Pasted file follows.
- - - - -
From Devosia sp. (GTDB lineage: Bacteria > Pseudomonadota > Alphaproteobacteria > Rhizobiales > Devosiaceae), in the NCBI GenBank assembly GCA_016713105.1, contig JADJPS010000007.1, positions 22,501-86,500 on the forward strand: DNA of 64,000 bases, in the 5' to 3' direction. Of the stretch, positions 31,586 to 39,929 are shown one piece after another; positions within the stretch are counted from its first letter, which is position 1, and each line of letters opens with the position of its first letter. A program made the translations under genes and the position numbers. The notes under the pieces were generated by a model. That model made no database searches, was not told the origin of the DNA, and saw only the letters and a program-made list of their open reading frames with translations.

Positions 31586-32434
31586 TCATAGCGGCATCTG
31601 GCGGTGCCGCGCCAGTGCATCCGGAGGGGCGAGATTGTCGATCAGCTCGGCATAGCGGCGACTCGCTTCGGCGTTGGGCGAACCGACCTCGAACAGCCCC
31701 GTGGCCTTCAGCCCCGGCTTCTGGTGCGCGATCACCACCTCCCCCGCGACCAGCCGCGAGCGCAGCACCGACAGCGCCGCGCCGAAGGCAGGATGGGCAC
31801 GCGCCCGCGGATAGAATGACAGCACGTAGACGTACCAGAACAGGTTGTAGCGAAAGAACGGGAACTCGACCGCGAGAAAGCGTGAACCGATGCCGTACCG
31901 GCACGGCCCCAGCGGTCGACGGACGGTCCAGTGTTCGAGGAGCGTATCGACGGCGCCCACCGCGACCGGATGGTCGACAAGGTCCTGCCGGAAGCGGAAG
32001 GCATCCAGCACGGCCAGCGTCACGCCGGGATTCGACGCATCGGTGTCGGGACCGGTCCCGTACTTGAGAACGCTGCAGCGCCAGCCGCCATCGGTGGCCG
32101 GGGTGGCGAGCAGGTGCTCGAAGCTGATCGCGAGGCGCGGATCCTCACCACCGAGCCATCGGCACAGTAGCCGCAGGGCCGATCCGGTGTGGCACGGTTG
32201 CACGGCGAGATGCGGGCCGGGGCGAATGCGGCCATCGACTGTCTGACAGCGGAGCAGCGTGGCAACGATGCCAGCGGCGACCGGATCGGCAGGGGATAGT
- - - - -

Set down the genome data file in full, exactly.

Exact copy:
From Devosia sp. (GTDB lineage: Bacteria > Pseudomonadota > Alphaproteobacteria > Rhizobiales > Devosiaceae), in the NCBI GenBank assembly GCA_016713105.1, contig JADJPS010000007.1, positions 22,501-86,500 on the forward strand: DNA of 64,000 bases, in the 5' to 3' direction. Of the stretch, positions 31,586 to 39,929 are shown one piece after another; positions within the stretch are counted from its first letter, which is position 1, and each line of letters opens with the position of its first letter. A program made the translations under genes and the position numbers. The notes under the pieces were generated by a model. That model made no database searches, was not told the origin of the DNA, and saw only the letters and a program-made list of their open reading frames with translations.

Positions 31586-32434
31586 TCATAGCGGCATCTG
31601 GCGGTGCCGCGCCAGTGCATCCGGAGGGGCGAGATTGTCGATCAGCTCGGCATAGCGGCGACTCGCTTCGGCGTTGGGCGAACCGACCTCGAACAGCCCC
31701 GTGGCCTTCAGCCCCGGCTTCTGGTGCGCGATCACCACCTCCCCCGCGACCAGCCGCGAGCGCAGCACCGACAGCGCCGCGCCGAAGGCAGGATGGGCAC
31801 GCGCCCGCGGATAGAATGACAGCACGTAGACGTACCAGAACAGGTTGTAGCGAAAGAACGGGAACTCGACCGCGAGAAAGCGTGAACCGATGCCGTACCG
31901 GCACGGCCCCAGCGGTCGACGGACGGTCCAGTGTTCGAGGAGCGTATCGACGGCGCCCACCGCGACCGGATGGTCGACAAGGTCCTGCCGGAAGCGGAAG
32001 GCATCCAGCACGGCCAGCGTCACGCCGGGATTCGACGCATCGGTGTCGGGACCGGTCCCGTACTTGAGAACGCTGCAGCGCCAGCCGCCATCGGTGGCCG
32101 GGGTGGCGAGCAGGTGCTCGAAGCTGATCGCGAGGCGCGGATCCTCACCACCGAGCCATCGGCACAGTAGCCGCAGGGCCGATCCGGTGTGGCACGGTTG
32201 CACGGCGAGATGCGGGCCGGGGCGAATGCGGCCATCGACTGTCTGACAGCGGAGCAGCGTGGCAACGATGCCAGCGGCGACCGGATCGGCAGGGGATAGT